South Sudan’s pipe dreams
As negotiations between the two Sudans languish, South Sudan is pushing the construction of an alternate oil pipeline to bypass the north. But some of the South’s own friends are warning that it’s playing with fire. "The alternative plan is that in 30 months, we will have a pipeline in place coming from South Sudan ...
As negotiations between the two Sudans languish, South Sudan is pushing the construction of an alternate oil pipeline to bypass the north. But some of the South's own friends are warning that it's playing with fire.
As negotiations between the two Sudans languish, South Sudan is pushing the construction of an alternate oil pipeline to bypass the north. But some of the South’s own friends are warning that it’s playing with fire.
"The alternative plan is that in 30 months, we will have a pipeline in place coming from South Sudan and going to [Kenya’s] Lamu Port," said South Sudanese Ambassador Dhanojak Obongo at a July 9 event marking his country’s first anniversary at the United States Institute for Peace in Washington, D.C.
South Sudan shut down oil production in January 2012 as part of its dispute with Sudan, its parent country, over pipeline transit fees.
However, the Lamu Port project — a $23 billion endeavor slated to include a second deep water port for Kenya, railways, oil refineries, highways, and pipelines connecting the port to South Sudan and Ethiopia — only broke ground a few months ago. Experts say that the South’s belief that it could be completed in two and a half years is optimistic in the extreme.
The country’s irrational exuberance was highlighted by remarks made by a senior U.S. official at the anniversary event. "I have talked to a lot of people about this alternative pipeline and frankly five years is the time frame most people say is the best one can hope for," said U.S. special envoy to Sudan and South Sudan Princeton Lyman. "There has to be an agreement with Sudan in the interim that would allow the government to have a basic income that would enable it function."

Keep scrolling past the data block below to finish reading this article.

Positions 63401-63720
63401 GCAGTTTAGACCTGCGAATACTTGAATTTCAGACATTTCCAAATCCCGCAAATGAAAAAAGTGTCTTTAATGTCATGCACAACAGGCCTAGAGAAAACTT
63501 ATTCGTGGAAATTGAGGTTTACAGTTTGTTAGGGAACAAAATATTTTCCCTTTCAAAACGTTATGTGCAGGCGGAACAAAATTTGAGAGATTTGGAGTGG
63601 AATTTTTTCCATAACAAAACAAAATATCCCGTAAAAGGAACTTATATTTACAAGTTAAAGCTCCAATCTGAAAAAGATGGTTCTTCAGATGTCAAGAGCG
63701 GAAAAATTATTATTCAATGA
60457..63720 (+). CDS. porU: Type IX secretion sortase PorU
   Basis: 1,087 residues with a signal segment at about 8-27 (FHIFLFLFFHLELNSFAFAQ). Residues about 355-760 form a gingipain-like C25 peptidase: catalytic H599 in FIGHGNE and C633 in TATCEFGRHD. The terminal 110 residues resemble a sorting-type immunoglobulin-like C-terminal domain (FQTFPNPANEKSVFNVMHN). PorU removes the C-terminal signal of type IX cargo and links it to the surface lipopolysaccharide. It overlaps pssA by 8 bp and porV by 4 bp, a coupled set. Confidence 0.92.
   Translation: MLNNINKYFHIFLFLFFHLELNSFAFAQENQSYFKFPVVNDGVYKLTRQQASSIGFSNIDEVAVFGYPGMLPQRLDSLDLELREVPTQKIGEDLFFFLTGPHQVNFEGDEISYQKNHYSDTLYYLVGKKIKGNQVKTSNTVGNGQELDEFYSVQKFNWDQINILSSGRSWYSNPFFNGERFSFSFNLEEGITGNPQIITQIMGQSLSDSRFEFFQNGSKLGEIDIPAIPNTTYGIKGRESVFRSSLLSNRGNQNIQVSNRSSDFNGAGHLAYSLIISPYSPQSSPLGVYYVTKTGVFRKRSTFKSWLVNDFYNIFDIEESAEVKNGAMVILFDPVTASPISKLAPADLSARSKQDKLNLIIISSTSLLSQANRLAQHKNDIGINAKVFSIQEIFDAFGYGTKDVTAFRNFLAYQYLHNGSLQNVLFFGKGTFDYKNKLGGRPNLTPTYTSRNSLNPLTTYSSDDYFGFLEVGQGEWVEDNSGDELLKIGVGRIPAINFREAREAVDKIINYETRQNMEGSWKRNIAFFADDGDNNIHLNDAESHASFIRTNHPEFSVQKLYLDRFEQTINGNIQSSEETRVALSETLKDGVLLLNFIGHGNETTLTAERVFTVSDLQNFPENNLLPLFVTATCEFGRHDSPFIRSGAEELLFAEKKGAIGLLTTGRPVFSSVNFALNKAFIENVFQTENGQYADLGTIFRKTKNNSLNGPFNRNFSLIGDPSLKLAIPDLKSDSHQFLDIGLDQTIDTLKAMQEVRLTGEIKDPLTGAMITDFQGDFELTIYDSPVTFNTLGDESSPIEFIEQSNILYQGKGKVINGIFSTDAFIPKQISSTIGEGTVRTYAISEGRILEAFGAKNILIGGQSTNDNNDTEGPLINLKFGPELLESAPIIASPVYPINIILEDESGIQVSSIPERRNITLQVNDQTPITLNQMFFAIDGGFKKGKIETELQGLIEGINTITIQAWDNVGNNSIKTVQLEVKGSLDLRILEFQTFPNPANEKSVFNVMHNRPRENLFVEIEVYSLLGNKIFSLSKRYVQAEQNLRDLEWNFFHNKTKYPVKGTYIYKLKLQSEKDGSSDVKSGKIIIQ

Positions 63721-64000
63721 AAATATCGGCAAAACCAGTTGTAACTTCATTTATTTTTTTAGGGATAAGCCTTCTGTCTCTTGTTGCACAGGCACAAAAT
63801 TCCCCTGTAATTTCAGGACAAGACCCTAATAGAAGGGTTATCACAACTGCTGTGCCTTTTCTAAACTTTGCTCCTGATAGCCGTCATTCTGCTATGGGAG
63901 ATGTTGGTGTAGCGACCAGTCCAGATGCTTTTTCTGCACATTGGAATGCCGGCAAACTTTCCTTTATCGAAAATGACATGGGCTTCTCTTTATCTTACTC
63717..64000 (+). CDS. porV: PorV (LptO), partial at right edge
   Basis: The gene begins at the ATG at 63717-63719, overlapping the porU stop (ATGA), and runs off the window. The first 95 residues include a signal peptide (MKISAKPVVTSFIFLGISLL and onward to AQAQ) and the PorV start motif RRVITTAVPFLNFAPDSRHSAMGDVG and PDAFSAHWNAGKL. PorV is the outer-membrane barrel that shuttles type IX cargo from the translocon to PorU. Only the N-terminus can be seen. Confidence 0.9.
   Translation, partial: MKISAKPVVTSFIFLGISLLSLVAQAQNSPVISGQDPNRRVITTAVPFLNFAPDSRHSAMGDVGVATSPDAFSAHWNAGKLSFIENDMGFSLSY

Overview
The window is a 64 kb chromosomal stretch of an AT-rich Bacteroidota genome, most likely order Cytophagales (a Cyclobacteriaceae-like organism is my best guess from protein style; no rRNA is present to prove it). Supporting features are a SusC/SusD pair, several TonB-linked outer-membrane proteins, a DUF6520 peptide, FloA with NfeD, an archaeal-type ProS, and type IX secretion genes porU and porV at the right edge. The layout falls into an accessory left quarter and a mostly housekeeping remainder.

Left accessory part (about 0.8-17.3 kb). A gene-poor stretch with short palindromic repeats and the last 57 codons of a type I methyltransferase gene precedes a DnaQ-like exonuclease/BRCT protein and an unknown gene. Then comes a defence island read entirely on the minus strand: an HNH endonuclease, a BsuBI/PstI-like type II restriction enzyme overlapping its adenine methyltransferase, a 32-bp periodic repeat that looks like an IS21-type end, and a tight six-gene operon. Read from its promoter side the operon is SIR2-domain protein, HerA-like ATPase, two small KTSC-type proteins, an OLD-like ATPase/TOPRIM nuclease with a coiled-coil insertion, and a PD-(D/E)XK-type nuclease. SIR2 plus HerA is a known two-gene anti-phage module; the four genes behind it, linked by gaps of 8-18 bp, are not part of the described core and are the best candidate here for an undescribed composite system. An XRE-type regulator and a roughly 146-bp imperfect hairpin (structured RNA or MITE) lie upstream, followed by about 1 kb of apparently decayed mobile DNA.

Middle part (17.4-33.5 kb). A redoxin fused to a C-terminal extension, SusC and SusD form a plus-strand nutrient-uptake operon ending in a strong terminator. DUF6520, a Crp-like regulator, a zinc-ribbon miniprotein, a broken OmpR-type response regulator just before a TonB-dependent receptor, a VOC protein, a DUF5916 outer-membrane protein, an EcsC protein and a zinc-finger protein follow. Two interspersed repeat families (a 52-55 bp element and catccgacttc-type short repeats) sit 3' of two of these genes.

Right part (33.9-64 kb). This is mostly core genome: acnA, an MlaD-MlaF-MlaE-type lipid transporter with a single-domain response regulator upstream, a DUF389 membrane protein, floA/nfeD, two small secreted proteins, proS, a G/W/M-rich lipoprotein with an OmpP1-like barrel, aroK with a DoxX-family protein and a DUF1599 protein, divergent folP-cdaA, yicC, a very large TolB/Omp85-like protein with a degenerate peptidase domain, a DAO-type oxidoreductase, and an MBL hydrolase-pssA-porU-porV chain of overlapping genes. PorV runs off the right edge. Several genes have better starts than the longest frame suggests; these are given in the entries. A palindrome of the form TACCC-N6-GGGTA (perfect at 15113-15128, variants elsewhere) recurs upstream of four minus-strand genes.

Lyman described the inability of the two countries to broker an agreement as "mutual economic suicide."
South Sudan seceded from Sudan in July 2011 after decades of warfare. The two countries are still at loggerheads over the demarcation of their borders. In addition, South Sudan’s nation-building process has been hindered by its near total lack of development. According to the Financial Times, only 1 percent of the population has a bank account. South Sudan gained independence through a referendum in 2011 and is scheduled to hold its first formal elections in 2016.
South Sudan’s difficulties aside, Kenya — where the pipeline would terminate — has a reputation as one of the most corrupt countries in the world. An infrastructure project of this magnitude is sure to invite the usual delays, kickbacks, and side deals. The pipeline also traverses the country’s perpetually insecure northwest region.
Ambassador Obongo’s claims suggest that the South regards the Lamu pipeline as its trump card in the ongoing economic war of attrition with its northern neighbor. But how South Sudan’s economy can hold out for even 30 months without 98 percent of its revenue stream — which comes from oil — is hard to imagine even under the best of circumstances.
South Sudan’s economy is imploding even as it faces its worst food crisis since 2005, according to Oxfam. In northern Sudan, President Omar al-Bashir’s attempt to impose austerity measures to cope with the loss of oil revenue has spurred widespread unrest that could lead to all-out insurrection against his regime. Taken altogether, all this makes it even harder to understand why the two countries just don’t sit down and work out a deal.
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